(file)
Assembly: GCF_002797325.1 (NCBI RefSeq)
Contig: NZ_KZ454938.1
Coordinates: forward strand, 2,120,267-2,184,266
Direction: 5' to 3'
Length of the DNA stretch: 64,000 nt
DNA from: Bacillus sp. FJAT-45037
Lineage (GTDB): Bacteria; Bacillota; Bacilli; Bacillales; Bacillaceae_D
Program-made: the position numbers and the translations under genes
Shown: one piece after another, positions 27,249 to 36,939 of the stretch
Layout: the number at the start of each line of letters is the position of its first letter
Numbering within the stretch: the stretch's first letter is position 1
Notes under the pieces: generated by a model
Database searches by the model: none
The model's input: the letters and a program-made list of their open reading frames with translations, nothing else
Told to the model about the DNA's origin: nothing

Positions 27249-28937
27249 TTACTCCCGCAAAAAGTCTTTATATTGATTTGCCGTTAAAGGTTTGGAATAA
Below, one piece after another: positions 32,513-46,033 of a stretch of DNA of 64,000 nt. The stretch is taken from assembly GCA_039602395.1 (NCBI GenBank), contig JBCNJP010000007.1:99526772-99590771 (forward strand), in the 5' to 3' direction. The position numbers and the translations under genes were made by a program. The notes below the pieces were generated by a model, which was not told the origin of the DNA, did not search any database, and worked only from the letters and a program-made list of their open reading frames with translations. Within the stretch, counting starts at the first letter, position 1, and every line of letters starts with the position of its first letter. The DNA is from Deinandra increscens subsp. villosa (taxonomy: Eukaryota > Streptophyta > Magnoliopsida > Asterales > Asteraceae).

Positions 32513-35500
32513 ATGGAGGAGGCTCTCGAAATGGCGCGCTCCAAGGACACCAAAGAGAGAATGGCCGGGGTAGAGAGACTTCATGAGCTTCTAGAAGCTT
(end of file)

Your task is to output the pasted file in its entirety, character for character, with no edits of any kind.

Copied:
Assembly: GCF_002797325.1 (NCBI RefSeq)
Contig: NZ_KZ454938.1
Coordinates: forward strand, 2,120,267-2,184,266
Direction: 5' to 3'
Length of the DNA stretch: 64,000 nt
DNA from: Bacillus sp. FJAT-45037
Lineage (GTDB): Bacteria; Bacillota; Bacilli; Bacillales; Bacillaceae_D
Program-made: the position numbers and the translations under genes
Shown: one piece after another, positions 27,249 to 36,939 of the stretch
Layout: the number at the start of each line of letters is the position of its first letter
Numbering within the stretch: the stretch's first letter is position 1
Notes under the pieces: generated by a model
Database searches by the model: none
The model's input: the letters and a program-made list of their open reading frames with translations, nothing else
Told to the model about the DNA's origin: nothing

Positions 27249-28937
27249 TTACTCCCGCAAAAAGTCTTTATATTGATTTGCCGTTAAAGGTTTGGAATAA
Below, one piece after another: positions 32,513-46,033 of a stretch of DNA of 64,000 nt. The stretch is taken from assembly GCA_039602395.1 (NCBI GenBank), contig JBCNJP010000007.1:99526772-99590771 (forward strand), in the 5' to 3' direction. The position numbers and the translations under genes were made by a program. The notes below the pieces were generated by a model, which was not told the origin of the DNA, did not search any database, and worked only from the letters and a program-made list of their open reading frames with translations. Within the stretch, counting starts at the first letter, position 1, and every line of letters starts with the position of its first letter. The DNA is from Deinandra increscens subsp. villosa (taxonomy: Eukaryota > Streptophyta > Magnoliopsida > Asterales > Asteraceae).

Positions 32513-35500
32513 ATGGAGGAGGCTCTCGAAATGGCGCGCTCCAAGGACACCAAAGAGAGAATGGCCGGGGTAGAGAGACTTCATGAGCTTCTAGAAGCTT